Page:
Three people have been confirmed dead after an explosion in
East Harlem levelled two buildings, and the search continues
for nine occupants who are unaccounted for, city officials
Word of an additional death came shortly after the National
Transportation Safety Board said investigators will focus on
Con Edison's response to the gas leak that caused the blast.
"We want to find out not only what happened, but we want to
find out why it happened ... to make sure something like this
never happens again," said NTSB board member Robert Sumwalt,
shortly after a team of investigators arrived at the scene on
Wednesday evening (local time).
Those investigators will look at any possible issues with the
distribution pipeline that delivers natural gas to the
five-story buildings and how Con Edison handled the
situation, Sumwalt said.
"We will be looking at Con Edison ... their integrity
management system, seeing how they handled complaints ...
oversight of Con Edison by federal and state officials,"
Investigators will look at Con Edison's call log and at any
evidence of third-party damage by digging, he said.
Con Edison said the utility is "going to be cooperating with
The explosion injured dozens, hurling debris onto the
elevated Metro-North tracks along Park Avenue, shattering
windows in the neighborhood and sending people running into
the streets as a plume of smoke rose above the skyline.
Con Edison workers were on their way to address the leak, but
"the explosion occurred before that team could arrive," Mayor
Bill de Blasio said.
"This is a tragedy of the worst kind because there was no
indication in time to save people," the mayor said. "From
what we know now, the only indication of danger came about 15
minutes earlier, when a gas leak was reported to Con Edison."
Among the victims, two have what are considered
critical/serious, life-threatening injuries; five have
serious, but not life-threatening, injuries; and 20 have
minor injuries, the FDNY said.
The FDNY said its count reflected the number of victims the
department treated. City hospitals, meanwhile, reported
treating 61 patients, some of whom were walk-ins. Most had
minor injuries. Two FBI agents were among the injured,
although those injuries were not life-threatening, according
to the FBI.
About 250 members of the FDNY were conducting a "thorough
search" of the rubble, de Blasio said, adding that he
expected it to be "a long operation." Those attempting to
reach family or loved ones among the nine missing are urged
to call 311, the mayor's office said.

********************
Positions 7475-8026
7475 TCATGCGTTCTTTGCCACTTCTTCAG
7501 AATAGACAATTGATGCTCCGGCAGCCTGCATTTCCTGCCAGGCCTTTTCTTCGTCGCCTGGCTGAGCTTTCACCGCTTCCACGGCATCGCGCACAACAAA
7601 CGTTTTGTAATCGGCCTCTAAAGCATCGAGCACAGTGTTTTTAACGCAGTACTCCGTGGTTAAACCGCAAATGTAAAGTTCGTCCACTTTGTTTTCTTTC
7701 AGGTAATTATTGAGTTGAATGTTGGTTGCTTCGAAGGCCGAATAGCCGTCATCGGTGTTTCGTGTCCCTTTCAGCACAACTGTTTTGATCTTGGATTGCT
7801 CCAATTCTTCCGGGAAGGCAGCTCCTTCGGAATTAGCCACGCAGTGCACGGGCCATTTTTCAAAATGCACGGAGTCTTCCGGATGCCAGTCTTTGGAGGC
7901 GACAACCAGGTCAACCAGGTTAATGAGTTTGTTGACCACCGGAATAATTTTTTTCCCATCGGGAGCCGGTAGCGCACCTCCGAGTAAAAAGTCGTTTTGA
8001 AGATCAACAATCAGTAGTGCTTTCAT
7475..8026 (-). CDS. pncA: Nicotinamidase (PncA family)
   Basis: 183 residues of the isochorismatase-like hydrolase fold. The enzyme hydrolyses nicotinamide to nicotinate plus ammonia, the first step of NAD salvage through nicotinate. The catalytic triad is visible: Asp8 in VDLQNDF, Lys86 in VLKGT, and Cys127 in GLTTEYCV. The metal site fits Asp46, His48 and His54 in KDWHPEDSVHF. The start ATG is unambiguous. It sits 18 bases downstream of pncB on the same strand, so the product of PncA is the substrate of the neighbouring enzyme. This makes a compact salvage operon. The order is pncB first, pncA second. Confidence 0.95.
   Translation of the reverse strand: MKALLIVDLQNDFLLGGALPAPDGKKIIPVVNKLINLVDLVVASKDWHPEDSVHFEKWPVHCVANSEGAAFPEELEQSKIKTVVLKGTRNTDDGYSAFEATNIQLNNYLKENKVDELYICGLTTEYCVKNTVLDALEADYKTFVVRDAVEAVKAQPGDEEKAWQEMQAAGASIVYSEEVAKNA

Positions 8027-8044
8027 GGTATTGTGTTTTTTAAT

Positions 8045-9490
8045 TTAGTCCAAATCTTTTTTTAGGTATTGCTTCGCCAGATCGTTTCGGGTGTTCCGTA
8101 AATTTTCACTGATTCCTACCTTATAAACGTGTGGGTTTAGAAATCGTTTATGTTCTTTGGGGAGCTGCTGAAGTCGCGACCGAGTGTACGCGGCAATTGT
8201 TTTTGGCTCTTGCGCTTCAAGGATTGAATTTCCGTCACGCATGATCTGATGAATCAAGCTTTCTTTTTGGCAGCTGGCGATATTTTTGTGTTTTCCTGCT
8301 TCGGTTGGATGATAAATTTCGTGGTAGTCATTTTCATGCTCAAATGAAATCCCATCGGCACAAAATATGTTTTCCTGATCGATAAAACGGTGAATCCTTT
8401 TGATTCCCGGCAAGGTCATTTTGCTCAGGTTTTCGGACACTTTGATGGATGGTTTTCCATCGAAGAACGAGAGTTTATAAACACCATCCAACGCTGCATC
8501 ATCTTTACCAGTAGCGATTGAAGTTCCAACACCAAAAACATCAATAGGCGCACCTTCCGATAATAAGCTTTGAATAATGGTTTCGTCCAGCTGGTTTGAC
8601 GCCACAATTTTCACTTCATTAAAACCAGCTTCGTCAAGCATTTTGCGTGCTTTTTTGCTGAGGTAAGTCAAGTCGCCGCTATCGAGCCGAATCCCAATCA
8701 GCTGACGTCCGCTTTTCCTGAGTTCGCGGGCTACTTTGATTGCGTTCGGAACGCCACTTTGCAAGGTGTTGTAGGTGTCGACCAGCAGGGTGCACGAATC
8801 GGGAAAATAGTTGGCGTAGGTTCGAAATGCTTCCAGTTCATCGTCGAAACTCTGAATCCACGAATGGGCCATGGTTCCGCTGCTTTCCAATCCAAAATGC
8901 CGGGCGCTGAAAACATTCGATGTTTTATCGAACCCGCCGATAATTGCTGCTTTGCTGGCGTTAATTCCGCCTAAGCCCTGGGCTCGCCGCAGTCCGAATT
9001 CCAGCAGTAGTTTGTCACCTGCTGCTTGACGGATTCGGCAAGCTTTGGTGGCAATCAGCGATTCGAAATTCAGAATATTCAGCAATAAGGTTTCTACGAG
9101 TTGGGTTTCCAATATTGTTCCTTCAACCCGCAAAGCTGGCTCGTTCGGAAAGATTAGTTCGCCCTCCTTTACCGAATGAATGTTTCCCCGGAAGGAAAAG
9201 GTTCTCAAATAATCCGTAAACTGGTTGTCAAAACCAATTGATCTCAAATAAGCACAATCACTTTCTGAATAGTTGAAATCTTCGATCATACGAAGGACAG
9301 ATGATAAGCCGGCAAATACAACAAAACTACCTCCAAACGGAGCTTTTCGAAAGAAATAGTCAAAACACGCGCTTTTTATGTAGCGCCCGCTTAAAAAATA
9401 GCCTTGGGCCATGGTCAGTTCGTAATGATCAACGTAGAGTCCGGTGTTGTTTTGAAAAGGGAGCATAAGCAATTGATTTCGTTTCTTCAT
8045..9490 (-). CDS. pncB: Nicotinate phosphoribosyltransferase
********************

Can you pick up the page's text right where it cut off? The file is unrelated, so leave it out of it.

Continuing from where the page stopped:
Michael Parrella, a FDNY spokesman, said the bulk of the fire
that destroyed the buildings at 1644 and 1646 Park Ave. had
been extinguished by Wednesday evening and firefighters were
tackling hot spots among the debris. Parrella said
firefighters also were simultaneously searching the debris.
Some parts of the debris pile were not accessible "due to a
sinkhole that has developed in front of the buildings due to
a subsurface water main break, likely closed by the
explosion," Parrella said.
Among those missing were Andreas Panagopoulos. There has been
no sign of Panagopoulos at three hospitals, leaving his
family with the dreadful feeling that he might be buried in
"We don't know anything," Tulio Gomez, his brother-in-law,
said as he waited Wednesday afternoon at a makeshift command
center a block from the scene.
Panagopoulos, 42, last spoke to his wife, Lisbeth Perez, when
she called him at 8:30 a.m., about 45 minutes before the
"They talked in the morning, and he went back to sleep," said
Gomez, 43, of Queens.
He said his brother-in-law runs his advertising company from
home, a second-floor apartment at 1646 Park Ave.
"He usually doesn't leave," Gomez said.
The National Transportation Safety Board said it "has
launched a go-team" to investigate the explosion.
A report of a gas odor from a resident at 1652 Park Ave. came
at 9:13 a.m., Con Edison said in a tweet. Con Edison crews
were dispatched at 9:15 a.m. "and arrived just after
explosion," the utility said in the tweet.
The first call reporting the explosion to 911 was at 9:31
a.m. and the first firefighting unit was on the scene at 9:33
a.m., said FDNY Commissioner Salvatore Cassano.
Officials said there were six residential units in one
building and nine in the other that were destroyed by the